- As treatment progresses and symptoms start to improve, insight usually increases. Antipsychotic medications and cognitive behavioral therapy can be particularly helpful for developing awareness of the condition. Education about the disorder and its expected symptoms is also important.
- Family and friends should also avoid confrontation and criticism. Expressing concern, listening without judgment, and providing empathy and support can help motivate the person to stick with treatment. Gently encouraging medication compliance and appointment attendance may be needed.
- Anosognosia makes living with and overcoming psychosis especially difficult. However, with comprehensive treatment and a strong support system, significant improvements in symptoms and insight are possible. Progress may be slow, but ongoing patience and understanding will make a difference.
Role Of Dopamine — Receptor Dysfunction Links To Symptoms.
Dopamine is a key neurotransmitter in the brain that helps regulate movement and emotional responses. For those with psychosis, the dopamine system is dysfunctional, impacting the mesolimbic pathway in particular.
This pathway connects the ventral tegmental area in the midbrain to the nucleus accumbens and other limbic system structures.
“The truth, and the threat it poses, can be too overwhelming to bear, and for many women in the aftermath of the sexual revolution, the truth was that their experiences were being dismissed by the men in their lives. Although many of the women in the films of this period are clearly meant to be schizophrenic, sociopathic or downright psychotic, the underlying implication (and there always is one in horror films) is that these ‘illnesses’ come in at the break between the woman’s experience and the man’s experience of the same situation- and what is ‘true’ or ‘right’ is often whatever the man says it is.”
― Kier-la Janisse, House of Psychotic Women: An Autobiographical Topography of Female Neurosis in Horror and Exploitation Films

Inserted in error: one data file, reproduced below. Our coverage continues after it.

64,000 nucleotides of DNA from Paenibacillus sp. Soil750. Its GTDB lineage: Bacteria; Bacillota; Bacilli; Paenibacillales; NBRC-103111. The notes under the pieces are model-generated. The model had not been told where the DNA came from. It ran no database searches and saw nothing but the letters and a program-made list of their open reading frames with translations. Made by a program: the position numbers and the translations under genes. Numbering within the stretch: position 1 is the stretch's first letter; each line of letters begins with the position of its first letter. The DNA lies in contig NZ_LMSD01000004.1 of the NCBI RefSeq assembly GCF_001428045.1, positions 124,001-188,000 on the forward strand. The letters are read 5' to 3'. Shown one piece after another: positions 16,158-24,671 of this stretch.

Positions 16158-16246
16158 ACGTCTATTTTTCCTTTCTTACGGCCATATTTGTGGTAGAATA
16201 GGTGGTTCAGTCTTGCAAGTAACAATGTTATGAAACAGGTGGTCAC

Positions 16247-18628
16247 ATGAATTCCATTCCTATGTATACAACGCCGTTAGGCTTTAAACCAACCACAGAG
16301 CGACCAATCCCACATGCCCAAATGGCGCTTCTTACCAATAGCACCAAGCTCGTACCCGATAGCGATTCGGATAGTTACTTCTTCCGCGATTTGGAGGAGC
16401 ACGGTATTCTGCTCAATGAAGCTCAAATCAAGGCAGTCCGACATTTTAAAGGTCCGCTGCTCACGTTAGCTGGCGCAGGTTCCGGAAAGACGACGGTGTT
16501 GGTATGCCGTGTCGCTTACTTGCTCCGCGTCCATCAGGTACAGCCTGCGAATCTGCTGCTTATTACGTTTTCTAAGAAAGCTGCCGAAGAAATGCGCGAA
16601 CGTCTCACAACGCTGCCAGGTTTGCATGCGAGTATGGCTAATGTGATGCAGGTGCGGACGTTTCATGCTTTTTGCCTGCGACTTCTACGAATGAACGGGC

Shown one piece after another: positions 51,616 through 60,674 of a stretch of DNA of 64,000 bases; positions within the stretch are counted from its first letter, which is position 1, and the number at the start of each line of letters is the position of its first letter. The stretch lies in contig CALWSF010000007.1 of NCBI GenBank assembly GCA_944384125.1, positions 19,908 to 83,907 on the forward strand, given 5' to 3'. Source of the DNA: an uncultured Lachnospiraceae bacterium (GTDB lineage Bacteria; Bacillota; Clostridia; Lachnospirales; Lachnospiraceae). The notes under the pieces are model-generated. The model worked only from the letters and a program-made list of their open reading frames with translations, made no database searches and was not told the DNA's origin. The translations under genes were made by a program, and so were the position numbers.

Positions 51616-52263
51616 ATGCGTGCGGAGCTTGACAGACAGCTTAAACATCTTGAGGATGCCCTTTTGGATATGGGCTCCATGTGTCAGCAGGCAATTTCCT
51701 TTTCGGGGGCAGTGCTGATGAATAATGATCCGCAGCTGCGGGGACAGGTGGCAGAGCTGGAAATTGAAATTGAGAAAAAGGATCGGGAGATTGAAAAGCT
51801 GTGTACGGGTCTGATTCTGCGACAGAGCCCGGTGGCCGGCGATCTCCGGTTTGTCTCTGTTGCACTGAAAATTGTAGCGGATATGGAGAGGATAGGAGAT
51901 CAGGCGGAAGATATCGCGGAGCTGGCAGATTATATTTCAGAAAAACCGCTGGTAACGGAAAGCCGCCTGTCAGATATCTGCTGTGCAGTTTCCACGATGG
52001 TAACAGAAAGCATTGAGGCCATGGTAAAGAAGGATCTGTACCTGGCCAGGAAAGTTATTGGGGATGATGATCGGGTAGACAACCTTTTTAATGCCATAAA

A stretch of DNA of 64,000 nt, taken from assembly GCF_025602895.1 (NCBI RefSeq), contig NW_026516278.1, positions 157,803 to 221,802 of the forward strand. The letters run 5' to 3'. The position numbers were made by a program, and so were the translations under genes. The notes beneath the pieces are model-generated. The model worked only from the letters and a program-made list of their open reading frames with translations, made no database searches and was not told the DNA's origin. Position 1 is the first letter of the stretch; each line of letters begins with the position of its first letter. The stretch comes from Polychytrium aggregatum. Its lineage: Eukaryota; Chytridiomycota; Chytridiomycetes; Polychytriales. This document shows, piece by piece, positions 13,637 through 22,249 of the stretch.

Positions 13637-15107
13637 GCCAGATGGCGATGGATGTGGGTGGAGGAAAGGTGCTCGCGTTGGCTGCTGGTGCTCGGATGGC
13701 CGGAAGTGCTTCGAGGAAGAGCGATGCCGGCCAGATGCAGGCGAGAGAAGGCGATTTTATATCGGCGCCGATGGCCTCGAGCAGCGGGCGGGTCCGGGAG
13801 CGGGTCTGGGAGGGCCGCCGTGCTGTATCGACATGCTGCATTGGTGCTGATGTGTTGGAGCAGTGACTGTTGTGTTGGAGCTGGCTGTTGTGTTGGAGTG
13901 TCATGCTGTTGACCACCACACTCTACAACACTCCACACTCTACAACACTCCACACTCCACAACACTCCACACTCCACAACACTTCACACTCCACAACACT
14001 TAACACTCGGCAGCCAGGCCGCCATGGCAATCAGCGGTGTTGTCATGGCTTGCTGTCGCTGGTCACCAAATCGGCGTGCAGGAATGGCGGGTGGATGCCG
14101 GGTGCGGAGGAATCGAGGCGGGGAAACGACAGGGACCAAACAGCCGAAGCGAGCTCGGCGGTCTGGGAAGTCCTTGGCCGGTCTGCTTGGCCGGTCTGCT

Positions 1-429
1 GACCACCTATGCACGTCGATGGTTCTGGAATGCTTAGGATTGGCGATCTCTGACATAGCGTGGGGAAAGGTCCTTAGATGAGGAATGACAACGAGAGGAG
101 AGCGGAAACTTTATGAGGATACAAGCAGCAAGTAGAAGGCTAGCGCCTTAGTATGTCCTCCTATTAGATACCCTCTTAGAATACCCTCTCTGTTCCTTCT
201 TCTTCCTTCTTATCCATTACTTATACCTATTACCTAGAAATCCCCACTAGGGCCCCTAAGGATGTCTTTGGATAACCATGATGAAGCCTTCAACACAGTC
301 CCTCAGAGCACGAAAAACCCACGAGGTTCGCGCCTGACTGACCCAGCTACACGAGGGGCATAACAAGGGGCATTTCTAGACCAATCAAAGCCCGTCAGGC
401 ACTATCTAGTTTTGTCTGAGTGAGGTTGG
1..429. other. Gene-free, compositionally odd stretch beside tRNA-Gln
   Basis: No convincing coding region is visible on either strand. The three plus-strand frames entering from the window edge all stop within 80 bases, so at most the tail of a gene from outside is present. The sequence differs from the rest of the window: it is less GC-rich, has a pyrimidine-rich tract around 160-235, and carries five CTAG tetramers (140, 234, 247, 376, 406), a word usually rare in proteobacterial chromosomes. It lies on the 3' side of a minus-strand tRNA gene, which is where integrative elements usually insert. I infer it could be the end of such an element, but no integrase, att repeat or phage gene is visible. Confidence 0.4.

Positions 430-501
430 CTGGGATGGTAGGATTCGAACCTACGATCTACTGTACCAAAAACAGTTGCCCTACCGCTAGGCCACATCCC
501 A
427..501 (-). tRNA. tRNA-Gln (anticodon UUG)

In people without psychosis, dopamine release in the mesolimbic pathway reinforces rewarding experiences and helps regulate emotional salience — how much importance we assign to external stimuli.
For those with psychosis, excess dopamine activity in this pathway leads to hallucinations, delusions, and disordered thinking. Antipsychotic medications work by blocking D2 dopamine receptors in the mesolimbic pathway and other dopamine pathways to help alleviate these symptoms.
The dopamine hypothesis of schizophrenia proposes that excess dopamine in the mesolimbic pathway, especially at D2 receptors, leads to psychosis. Support for this includes:
- PET scans show increased dopamine release in the striatum of unmedicated people with schizophrenia.
- Antipsychotics that block D2 receptors reduce symptoms.
- Dopamine agonists like amphetamines can induce psychosis in healthy people and worsen symptoms for those with schizophrenia.
While dopamine clearly plays a role, psychosis is a complex disorder with many interacting causes. Other neurotransmitters, genetics, trauma, stress, and structural brain changes are also involved.
A comprehensive understanding of psychosis must consider all these factors and how they influence the dopamine system. Treatment and management should take an integrated, personalized approach to each individual.
Neurocognitive Deficits — Problems With Memory, Attention, Problem-solving.
Neurocognitive deficits refer to problems with memory, attention, problem-solving, and other thinking skills. These issues can make daily life difficult for someone with psychosis.
Memory issues may include trouble learning and retaining new information. You might forget important details or events. To help, focus on one task at a time, write reminders, and stick to a routine.
Attention difficulties can make it hard to focus or shift focus. You may get easily distracted or overwhelmed. Try relaxation techniques like meditation or deep breathing to improve concentration. Limit distractions and break big tasks into small steps.
Problem-solving challenges may involve trouble planning, making decisions, or thinking logically. Take your time, write down options, and evaluate the pros and cons. Ask others for input. Start with easier problems to build confidence.
Other thinking skills impacted could be processing speed, cognitive flexibility, and abstract reasoning. Be patient with yourself. Set small, achievable goals and celebrate victories.
Make lifestyle changes to maximize cognitive health like exercising, limiting alcohol or substance use, and engaging in social interaction.
With treatment and support, many people with psychosis can improve neurocognitive functioning over time. However some deficits may remain, requiring ongoing coping strategies and skills retraining.
Talk to your doctor about cognitive remediation therapy or occupational therapy. They can help retrain your brain and make the most of your abilities.
Social Cognition Challenges — Difficulty Recognizing Emotions, Mental States.